“But,” Chaim says, in a quieter voice, “he’s a very holy man.”
I have never heard a teenaged boy say such a thing about his father, and it keeps me quiet, wondering, for the rest of the while we walk together.”
– Natalie Morrill, The Ghost Keeper
This passage I read today in a novel reminded me of a theme of which I am fond: respect for parents.
And this reminds me of this part of my “What Millennials Want” talk in which I said:
It’s rare for people my age to speak about their families, so I was surprised, on a summer program with 20 Christian young adults, how many of them spoke about their parents while briefly introducing themselves. Between mentioning their universities, work experience, and achievements, they also said things like, ‘Growing up, my dad went for long walks with me.’ ‘My mom always read to us before we went to bed.’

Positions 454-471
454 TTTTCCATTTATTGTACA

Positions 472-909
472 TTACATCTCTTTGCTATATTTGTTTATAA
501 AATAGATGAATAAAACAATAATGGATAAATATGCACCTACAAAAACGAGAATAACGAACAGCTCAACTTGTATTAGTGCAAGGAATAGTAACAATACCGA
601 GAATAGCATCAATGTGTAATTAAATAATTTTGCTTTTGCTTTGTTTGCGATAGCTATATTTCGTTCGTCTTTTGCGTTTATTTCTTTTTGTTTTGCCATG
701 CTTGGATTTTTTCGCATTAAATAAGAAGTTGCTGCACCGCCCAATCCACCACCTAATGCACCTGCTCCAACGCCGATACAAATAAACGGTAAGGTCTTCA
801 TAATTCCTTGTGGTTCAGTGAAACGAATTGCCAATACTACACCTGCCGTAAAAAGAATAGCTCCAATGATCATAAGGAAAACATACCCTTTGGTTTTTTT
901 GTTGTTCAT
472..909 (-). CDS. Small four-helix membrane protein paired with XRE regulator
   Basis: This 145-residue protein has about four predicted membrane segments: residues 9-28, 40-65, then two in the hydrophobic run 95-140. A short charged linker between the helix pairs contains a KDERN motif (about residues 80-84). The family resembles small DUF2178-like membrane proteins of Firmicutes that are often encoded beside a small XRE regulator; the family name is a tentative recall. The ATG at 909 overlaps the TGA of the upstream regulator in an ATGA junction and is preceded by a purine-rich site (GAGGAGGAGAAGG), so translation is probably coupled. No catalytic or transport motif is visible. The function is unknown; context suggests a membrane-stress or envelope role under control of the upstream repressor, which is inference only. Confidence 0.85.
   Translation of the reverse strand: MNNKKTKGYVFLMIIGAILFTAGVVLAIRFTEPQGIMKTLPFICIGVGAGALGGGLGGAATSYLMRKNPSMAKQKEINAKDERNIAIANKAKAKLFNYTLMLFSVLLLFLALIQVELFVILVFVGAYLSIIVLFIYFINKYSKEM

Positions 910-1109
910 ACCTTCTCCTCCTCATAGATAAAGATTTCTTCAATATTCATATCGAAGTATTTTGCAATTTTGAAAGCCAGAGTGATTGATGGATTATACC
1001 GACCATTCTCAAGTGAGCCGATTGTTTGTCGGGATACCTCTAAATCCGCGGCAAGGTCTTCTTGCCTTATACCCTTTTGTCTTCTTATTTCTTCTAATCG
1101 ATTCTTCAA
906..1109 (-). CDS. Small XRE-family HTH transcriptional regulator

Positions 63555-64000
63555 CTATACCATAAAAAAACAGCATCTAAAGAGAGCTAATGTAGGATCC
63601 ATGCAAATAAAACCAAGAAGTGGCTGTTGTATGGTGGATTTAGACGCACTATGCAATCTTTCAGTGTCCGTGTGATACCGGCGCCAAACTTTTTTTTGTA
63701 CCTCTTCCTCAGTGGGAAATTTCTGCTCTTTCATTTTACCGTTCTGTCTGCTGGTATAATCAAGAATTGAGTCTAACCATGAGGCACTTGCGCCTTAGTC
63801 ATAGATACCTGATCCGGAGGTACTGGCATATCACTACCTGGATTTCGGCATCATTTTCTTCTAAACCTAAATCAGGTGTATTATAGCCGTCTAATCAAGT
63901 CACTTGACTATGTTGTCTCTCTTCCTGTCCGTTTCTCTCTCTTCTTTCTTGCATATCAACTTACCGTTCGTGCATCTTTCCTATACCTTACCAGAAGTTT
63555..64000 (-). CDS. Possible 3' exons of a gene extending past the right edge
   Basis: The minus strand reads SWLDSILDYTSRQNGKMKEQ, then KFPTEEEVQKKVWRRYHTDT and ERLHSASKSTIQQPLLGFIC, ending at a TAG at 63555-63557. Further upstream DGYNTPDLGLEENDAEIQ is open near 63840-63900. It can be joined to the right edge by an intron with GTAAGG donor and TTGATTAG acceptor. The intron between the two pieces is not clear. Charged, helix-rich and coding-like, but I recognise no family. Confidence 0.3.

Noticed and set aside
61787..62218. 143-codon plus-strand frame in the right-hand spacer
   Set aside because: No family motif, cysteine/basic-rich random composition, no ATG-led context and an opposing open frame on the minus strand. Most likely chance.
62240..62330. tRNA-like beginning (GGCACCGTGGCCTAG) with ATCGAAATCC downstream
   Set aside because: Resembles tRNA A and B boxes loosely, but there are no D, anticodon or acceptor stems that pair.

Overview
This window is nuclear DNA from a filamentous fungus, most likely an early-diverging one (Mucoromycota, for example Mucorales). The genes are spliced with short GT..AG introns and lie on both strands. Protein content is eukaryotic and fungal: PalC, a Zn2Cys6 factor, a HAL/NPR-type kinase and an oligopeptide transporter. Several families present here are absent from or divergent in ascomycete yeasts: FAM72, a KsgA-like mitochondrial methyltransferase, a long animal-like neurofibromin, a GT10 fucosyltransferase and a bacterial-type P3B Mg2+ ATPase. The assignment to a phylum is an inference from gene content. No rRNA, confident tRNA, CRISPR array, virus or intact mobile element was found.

I am often struck and edified by persons who speak well of their parents, especially while the parents are still alive. Everyone knows that one of the ten commandments is to honour your parents, but I often find it remarkable when people speak well of their parents because it’s not that common. But surely honour and dignity and reverence have something to do with “speaking well of”. Even when parents have abused their authority, shirked their responsibility, or fallen short in serious ways, we can probably still speak well of these (co-)authors of our existence with some degree of affection. Often, though, if we really reflect, we can probably find some way to utter more profound words of admiration and reverence for our parents, like Chaim did. And this grateful admiration not only has the power to transform us, but to transform others who hear it as well.